To sum up, I would recommend this album with a great deal of enthusiasm to those of you who love a brilliantly melodic presence in your metal music, or for the fans out there who have been turned away from listening to underground metal because of the prevalence of bands who concentrate on the integrity of their album sound to the detriment of the songs contained within. Mental Home, with the release of this album, have loudly announced their existence to the rest of the world... what follows will be legendary, I am sure.


Erebus Magazine

Taken too far and high - 80%

autothrall, March 29th, 2010

I have some rather fond personal memories of this album, for it was one of the first I received (an advance, promotional cassette copy) for the crude, black & white pen & paper zine I started in the later 90s, or at least one of the first I can remember a positive reaction toward. In time I have come to appreciate its predecessor Vale slightly more, but that's not to fault Black Art's natural progression towards a more bold, symphonic sound, and there are some highly memorable tracks on this album still to this day. This album did see one lineup change, with Michael 'Maiden' Smirnoff replacing Roman Povarov on the keys, and perhaps this is felt through a slight increase in the classical influence woven throughout. But it's not a huge transition from Vale, the material on both of these albums could flow and intertwine in any set list and the unwary listener would hardly notice a difference.

Black Art does remind me of Vale in that it seems much of the better material lies on the first half of the album. But once again, it's not that the remainder of the album is necessarily bad, just not as instantly adhesive or memorable in the long term. "Under the Wing (of Gamayun)" channels lush, atmospheric pastures of piano and night noise before a brief, spoken vocal intro and the ensuing stream of melodic guitars that climb towards a majestic summit at 1:35. There's a proggish pop synthesizer that initiates a rather weak bridge, at least until the storming surge of guitars and vocals around 4:30, and the track cycles around to a dramatic close before the vibrant mystique of "The Plague Omen" explodes, perhaps the best song on this album for its titillating arches of keys that break across the guitars like waves through several of the segments. "Into the Realms of Marena" seethes in the rush of wind, pipe organs and further night samples before a nice melodic death melody that sounds similar to something from In Flames' "Moonshield". The smooth bass, bells and melodies of "Silent Remembrance" are gorgeous, another of the album's best, but though the heavier rhythms here are quite well placed, I do wish they would have revisited the motif of that intro more in the track.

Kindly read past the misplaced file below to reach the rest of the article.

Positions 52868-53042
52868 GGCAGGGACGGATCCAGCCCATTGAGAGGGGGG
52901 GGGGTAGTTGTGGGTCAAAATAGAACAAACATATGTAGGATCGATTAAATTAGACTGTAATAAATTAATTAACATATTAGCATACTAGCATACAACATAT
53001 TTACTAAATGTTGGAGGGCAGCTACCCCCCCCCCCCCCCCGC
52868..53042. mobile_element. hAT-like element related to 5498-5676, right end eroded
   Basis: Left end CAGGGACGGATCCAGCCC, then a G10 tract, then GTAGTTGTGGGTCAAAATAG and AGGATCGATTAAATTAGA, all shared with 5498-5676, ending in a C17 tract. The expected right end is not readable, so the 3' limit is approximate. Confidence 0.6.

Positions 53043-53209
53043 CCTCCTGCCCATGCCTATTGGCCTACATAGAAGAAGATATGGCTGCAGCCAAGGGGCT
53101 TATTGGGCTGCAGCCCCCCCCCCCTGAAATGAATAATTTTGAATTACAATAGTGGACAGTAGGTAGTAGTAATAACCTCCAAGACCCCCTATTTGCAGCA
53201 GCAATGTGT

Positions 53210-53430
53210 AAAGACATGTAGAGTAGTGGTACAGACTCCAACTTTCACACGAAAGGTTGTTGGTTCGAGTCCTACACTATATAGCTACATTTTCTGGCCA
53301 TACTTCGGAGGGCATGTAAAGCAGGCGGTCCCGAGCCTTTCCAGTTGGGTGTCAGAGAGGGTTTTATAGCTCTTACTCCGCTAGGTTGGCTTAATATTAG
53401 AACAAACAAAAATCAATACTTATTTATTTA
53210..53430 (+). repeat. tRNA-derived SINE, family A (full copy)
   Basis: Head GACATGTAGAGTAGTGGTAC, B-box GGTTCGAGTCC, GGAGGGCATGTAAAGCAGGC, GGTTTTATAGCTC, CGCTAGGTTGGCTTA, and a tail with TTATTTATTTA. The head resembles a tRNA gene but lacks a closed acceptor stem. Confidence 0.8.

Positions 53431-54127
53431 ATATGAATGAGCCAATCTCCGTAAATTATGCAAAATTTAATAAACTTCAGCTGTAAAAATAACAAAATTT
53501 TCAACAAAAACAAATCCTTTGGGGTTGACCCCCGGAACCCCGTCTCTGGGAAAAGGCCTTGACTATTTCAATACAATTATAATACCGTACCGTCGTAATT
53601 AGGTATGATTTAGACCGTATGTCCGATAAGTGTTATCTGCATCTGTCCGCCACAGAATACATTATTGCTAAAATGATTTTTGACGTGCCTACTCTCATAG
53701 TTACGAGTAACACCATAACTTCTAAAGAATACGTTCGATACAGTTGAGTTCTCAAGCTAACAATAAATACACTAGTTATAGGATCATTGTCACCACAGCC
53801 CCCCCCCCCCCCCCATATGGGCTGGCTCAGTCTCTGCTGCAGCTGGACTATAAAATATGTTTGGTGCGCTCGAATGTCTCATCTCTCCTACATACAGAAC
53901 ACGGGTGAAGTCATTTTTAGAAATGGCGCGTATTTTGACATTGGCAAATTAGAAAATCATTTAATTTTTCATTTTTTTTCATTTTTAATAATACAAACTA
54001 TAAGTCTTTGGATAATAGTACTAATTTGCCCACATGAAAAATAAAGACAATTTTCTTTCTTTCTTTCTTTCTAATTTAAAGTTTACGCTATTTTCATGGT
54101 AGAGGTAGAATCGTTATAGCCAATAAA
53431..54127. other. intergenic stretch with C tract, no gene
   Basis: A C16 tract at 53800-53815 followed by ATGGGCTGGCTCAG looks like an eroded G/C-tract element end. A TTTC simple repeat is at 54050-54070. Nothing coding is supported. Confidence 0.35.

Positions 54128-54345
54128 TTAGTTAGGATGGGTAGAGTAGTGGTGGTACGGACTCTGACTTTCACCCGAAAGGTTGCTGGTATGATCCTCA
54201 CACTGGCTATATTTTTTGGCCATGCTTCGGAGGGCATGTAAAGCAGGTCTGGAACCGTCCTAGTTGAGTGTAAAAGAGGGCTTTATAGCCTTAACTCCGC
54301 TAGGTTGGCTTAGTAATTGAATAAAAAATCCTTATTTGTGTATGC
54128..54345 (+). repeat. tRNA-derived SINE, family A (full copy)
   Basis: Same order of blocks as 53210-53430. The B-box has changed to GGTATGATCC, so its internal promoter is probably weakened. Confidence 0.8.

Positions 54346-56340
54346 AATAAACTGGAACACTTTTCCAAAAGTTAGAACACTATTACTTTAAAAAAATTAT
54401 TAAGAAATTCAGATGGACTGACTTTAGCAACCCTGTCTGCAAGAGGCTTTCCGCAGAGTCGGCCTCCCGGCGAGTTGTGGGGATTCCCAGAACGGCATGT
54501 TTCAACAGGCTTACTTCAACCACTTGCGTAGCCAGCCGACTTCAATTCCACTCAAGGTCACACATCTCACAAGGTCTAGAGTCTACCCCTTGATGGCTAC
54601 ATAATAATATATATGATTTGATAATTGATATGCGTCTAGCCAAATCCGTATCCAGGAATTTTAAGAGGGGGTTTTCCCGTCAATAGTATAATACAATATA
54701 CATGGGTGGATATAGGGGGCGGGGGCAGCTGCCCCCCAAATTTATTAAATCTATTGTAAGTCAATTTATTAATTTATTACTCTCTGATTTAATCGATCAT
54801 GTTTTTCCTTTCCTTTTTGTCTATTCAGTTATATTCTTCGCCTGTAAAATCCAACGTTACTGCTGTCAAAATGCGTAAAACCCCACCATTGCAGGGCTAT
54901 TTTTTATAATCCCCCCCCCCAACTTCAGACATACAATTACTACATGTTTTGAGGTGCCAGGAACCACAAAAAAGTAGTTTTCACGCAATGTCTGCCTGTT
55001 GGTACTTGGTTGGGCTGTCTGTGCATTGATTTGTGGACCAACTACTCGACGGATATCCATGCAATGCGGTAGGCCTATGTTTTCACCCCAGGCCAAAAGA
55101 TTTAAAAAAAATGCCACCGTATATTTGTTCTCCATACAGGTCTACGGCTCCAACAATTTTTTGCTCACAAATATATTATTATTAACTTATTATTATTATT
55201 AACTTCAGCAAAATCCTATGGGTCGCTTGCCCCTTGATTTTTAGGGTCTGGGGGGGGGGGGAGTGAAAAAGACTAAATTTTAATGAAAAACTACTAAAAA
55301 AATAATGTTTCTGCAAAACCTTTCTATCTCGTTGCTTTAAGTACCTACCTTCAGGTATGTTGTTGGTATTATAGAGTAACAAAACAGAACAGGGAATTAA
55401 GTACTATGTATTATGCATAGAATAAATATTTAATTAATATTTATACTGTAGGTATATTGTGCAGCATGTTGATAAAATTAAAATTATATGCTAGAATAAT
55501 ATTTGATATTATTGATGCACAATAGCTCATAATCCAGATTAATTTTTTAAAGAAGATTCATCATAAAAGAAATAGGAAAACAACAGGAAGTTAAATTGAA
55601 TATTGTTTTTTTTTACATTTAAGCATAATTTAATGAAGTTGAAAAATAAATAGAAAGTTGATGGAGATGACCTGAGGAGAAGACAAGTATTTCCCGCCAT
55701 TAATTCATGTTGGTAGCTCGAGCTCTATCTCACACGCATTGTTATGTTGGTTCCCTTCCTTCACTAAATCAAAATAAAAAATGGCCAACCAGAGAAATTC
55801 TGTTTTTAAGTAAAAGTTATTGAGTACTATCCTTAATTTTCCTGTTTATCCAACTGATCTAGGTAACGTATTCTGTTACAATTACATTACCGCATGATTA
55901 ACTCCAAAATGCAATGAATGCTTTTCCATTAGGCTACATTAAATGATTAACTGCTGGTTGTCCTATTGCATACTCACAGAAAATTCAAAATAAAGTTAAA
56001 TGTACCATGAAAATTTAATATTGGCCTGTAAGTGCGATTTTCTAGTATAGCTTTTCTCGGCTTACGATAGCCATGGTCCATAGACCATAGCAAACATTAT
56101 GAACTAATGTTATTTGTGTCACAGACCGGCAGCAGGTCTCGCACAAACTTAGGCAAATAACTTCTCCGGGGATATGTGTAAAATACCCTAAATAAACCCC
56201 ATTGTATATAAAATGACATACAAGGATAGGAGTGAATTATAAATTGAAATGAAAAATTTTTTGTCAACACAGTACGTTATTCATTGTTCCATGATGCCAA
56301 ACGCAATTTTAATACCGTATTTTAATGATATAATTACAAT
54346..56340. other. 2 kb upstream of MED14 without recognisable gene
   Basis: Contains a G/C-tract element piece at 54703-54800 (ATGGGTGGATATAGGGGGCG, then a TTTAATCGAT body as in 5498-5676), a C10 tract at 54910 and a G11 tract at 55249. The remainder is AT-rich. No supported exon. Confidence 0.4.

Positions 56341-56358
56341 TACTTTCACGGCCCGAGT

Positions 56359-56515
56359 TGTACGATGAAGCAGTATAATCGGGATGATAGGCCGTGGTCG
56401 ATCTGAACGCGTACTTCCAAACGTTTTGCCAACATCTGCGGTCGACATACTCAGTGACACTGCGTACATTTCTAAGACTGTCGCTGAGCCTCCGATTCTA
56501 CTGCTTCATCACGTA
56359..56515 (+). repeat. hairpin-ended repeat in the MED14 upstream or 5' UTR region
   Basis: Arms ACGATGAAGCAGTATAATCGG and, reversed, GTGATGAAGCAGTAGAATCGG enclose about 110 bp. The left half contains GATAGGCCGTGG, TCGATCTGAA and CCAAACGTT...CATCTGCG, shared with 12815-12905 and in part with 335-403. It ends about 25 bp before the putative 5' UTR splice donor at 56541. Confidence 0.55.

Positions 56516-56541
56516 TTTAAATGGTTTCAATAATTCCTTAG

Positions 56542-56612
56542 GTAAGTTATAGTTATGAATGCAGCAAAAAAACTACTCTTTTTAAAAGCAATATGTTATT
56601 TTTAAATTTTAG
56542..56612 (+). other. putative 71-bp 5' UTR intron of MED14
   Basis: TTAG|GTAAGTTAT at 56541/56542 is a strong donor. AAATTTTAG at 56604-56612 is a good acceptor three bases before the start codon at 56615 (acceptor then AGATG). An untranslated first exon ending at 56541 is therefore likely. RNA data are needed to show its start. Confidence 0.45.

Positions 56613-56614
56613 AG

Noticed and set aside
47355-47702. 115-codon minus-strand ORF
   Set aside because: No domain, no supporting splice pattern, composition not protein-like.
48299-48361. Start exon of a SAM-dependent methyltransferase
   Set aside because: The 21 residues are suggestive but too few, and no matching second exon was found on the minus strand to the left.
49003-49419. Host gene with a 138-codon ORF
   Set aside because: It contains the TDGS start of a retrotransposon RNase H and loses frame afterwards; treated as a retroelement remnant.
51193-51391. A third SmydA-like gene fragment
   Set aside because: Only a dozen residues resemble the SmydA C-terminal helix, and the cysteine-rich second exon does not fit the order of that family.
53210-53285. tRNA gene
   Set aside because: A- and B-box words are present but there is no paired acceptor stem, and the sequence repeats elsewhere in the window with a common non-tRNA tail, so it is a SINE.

After this is the instrumental "In the Shades of Inspiration", all strung out in pianos and synthesizers to help introduce the graceful power of "Pagan Freedom"'s opening riff, but I found the rest of this track to be well-to-do, average melodic/gothic metal with the exception of a few riffs. "Winter Art" is a spidery, gothic gloom of whispers and keys that crawl towards the volcanic twist of melody around 1:20, but despite the rise and fall polish it's simply not that hooky. "On a Hand of the Universe" fares slightly better, with some cool, cruising melodic folk/death lines that recall Amorphis' "Elegy", and a sound overall structure, and "Tides of Time" is a solid closer with Sergey Dmitriev performing his most consistently black metal vocals yet.

Fans who liked Vale will most assuredly get something out of Black Art, but only a few of the songs here are worthy of standing in the shadow of a "Southern Calm Waters" or "Aevin's Cage". It seemed the band were off to a more rousing, straight symphonic black/doom metal style which might have manifested itself alongside the Dimmu Borgirs of the world, only the followup (and final Mental Home album to date) Upon the Shores of Inner Seas would spin the band off down another path. Obviously I recommend the full-length debut over this, but Black Art is the only other album the band released that would warrant a purchase. It wasn't a complete step backwards at the time, it was very exciting in a world which was producing very little symphonic black/gothic metal of any worth. But the songs are simply not all that enduring.

Highlights: Under the Wing (of Gamayun), The Plague Omen, Silent Remembrance